She also showed a Chrome extension that she created that converts clips from a web page into a Wave with the highlighted text and the page’s URL. This is just a quick demo she put together at the hackathon (at the Hacker Dojo?), but it gets the idea across of what’s possible with web pages.
The Wave UI loads the browser’s DOM with lots and lots of objects, however many there are in a wave (and that can be a lot). The obvious side-effect of that is that it really slows the UI performance quite a bit. For example, I am on several public waves that are almost useless because they are so slow to render.
They have plans to “page” the objects to speed things up. This will also make the GUI more practical for mobile phones and other low bandwidth/performance platforms (e.g., IE right now is 12x slower than other browsers when it comes to rendering and manipulating waves).
Blip size is limited to 10MB (20MB?). If you have a blip bigger than that, the server refuses to let you do anything with the Wave. This happened to a Wave I was in. Pamela’s guess is that the Root blip got too big.
More business-oriented robots are on the way.
An App Store?
When she was talking about the Extension Gallery (it’s a hack), somebody asked about an App Store. “Never mention App Store,” was her first reaction.
Then she explained the difficulties presented by their current architecture where every participant in a Wave has an ID—doing this now would create significant scalability problems. They’re working on resolving it, though, because it is very important that they come up with a solution.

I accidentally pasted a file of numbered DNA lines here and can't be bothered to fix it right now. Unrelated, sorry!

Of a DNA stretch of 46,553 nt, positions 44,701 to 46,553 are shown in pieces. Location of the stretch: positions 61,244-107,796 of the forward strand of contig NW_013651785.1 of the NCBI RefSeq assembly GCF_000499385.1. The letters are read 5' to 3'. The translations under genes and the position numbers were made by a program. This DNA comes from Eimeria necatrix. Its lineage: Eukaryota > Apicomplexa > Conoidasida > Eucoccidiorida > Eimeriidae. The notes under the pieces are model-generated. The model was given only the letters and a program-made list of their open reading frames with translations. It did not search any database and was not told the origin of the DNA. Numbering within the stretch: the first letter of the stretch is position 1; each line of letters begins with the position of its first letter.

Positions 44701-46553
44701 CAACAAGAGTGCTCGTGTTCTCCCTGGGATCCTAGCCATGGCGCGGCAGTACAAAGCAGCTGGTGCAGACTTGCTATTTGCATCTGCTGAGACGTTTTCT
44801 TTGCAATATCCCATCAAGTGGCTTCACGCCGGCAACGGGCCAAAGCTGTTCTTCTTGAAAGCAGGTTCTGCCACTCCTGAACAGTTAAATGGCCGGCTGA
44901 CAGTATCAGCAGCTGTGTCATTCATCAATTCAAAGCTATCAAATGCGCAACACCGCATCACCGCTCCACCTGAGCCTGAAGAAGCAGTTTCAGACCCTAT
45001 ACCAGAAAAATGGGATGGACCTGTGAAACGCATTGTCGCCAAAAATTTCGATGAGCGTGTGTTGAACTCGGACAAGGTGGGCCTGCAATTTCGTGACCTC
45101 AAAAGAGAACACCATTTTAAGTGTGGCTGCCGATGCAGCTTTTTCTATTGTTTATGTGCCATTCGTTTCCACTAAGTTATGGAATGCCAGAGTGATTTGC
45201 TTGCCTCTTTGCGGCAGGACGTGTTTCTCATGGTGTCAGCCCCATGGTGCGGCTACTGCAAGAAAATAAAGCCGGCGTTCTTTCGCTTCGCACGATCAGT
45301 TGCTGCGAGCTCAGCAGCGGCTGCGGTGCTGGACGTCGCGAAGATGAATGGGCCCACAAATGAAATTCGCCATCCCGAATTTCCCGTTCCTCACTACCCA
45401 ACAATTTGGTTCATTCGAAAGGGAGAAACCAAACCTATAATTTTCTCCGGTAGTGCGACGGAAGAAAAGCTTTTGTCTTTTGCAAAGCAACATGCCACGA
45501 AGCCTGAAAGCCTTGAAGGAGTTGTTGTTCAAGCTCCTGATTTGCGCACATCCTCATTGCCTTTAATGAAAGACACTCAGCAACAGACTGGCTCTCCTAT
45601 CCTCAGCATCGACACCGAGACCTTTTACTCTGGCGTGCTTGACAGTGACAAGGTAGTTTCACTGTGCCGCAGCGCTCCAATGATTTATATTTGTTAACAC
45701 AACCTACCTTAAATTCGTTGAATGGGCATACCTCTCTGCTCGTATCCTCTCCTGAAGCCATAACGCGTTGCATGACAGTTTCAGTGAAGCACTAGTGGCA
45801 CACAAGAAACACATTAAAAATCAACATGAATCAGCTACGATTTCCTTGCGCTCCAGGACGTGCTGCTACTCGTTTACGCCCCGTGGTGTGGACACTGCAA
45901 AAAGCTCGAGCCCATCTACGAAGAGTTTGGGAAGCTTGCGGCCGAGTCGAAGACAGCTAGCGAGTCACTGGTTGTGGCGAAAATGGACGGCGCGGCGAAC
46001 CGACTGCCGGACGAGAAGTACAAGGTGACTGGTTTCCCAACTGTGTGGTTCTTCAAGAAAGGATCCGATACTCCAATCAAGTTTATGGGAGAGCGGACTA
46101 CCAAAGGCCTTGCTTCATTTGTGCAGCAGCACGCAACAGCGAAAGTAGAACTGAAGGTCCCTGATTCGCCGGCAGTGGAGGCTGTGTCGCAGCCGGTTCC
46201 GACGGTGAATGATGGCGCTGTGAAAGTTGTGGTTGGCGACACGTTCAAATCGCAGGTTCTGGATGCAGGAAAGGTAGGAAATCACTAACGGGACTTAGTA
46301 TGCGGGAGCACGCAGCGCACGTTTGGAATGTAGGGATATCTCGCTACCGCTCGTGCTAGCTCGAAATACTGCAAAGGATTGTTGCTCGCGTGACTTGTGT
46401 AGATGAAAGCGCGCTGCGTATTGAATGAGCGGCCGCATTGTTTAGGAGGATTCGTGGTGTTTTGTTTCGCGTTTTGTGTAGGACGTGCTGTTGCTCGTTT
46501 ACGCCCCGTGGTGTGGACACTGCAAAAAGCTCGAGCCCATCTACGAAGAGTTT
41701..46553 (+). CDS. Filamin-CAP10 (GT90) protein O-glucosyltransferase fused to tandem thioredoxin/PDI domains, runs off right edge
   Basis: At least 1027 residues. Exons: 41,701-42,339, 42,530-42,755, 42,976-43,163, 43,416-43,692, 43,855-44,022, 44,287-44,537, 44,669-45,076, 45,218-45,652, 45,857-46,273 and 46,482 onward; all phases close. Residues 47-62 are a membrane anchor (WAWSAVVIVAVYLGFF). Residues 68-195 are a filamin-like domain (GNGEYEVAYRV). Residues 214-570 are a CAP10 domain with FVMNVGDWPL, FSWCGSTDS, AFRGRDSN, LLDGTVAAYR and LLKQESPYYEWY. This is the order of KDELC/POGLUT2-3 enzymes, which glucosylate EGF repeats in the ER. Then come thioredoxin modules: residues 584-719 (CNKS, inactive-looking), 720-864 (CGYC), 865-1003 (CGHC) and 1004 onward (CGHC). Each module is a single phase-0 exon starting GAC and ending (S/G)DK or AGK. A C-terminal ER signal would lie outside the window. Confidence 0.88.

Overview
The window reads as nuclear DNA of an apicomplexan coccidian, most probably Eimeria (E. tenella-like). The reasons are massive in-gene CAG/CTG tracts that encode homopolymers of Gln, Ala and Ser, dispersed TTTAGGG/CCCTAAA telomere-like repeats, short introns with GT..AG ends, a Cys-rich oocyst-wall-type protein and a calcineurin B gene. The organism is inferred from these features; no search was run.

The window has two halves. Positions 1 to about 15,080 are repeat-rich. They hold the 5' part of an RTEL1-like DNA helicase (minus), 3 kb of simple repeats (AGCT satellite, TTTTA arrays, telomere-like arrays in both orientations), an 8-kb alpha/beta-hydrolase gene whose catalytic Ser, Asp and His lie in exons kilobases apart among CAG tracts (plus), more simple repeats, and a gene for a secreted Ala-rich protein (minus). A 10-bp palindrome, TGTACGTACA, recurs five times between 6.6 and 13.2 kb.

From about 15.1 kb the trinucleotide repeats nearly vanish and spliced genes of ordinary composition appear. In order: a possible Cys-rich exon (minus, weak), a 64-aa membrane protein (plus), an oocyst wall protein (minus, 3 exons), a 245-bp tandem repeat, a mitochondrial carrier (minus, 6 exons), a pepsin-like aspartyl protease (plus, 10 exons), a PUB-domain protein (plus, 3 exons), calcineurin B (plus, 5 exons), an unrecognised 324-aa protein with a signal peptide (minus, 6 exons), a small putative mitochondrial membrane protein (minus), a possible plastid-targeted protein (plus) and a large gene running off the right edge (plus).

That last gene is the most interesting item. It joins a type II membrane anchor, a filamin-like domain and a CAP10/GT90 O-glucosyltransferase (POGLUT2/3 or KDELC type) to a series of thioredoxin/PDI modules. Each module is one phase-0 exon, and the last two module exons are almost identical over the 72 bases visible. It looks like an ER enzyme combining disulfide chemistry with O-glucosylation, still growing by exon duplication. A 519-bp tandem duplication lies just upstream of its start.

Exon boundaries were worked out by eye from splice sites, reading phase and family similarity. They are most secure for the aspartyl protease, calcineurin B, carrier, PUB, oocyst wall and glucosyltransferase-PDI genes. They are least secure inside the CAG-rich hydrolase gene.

Besides the scalability issues, they want to do an App Store the “wavey” way and it’s still not clear what that looks like.
She also mentioned that it will be much easier to monetize Robots than Gadgets because the former don’t disclose their source code, whereas Gadgets are just XML markup, open to all to see.
Email (Oh, boy!)
This discussion was the most surprising to me.
Almost in passing, Pamela mentioned that the “they tried for a year to bring email inside of Wave.” I was really taken aback by this because it showed that the team really (really) believed that “Wave is what email would be if we were starting today.” It seems that they were so captured by this “XXI Email” paradigm that they failed to fully see (for a year, at least) the true potential of what they had built. Email is but one of the many modalities encapsulated by Wave and to invest a year of this team’s time on it seems like a real waste. I understand the motivation to hook Wave up with a very popular Gmail but it still strikes as a waste of effort.
Maybe it’s just me, but even now, there still doesn’t seem to be one clear direction/position for Wave vis-a-vis email.
UPDATE: Exporting from Wave to MS Word
One question that came up several times was about exporting form Wave and I just noticed a post in Timothy Brown’s blog: Exporting Material from Wave to MS Word 2007. I thought it made sense to add a link to it here.
Thanks for Making It Happen
It was organized by Lawrence Wong with the help of Robert Schwentker who also live-waved the event.
Here’s the Google Wave for this event.
Here’s are links to some related posts,
- Tools we use at Nearsoft to create a remote presence, including Google Wave
- My take on the significance of Google Wave as a game changer (it will help you understand why I was so shocked by the fact that the Wave team spent a whole year on email integration).
- Previous Google Wave Meetups in San Francisco and the South Bay
If You Are Still Reading…
Thanks! And if I missed/mangled anything, please point it out in the comments and I’ll incorporate it as an update. Or you can send me an email at [email protected]
Otherwise, please RT!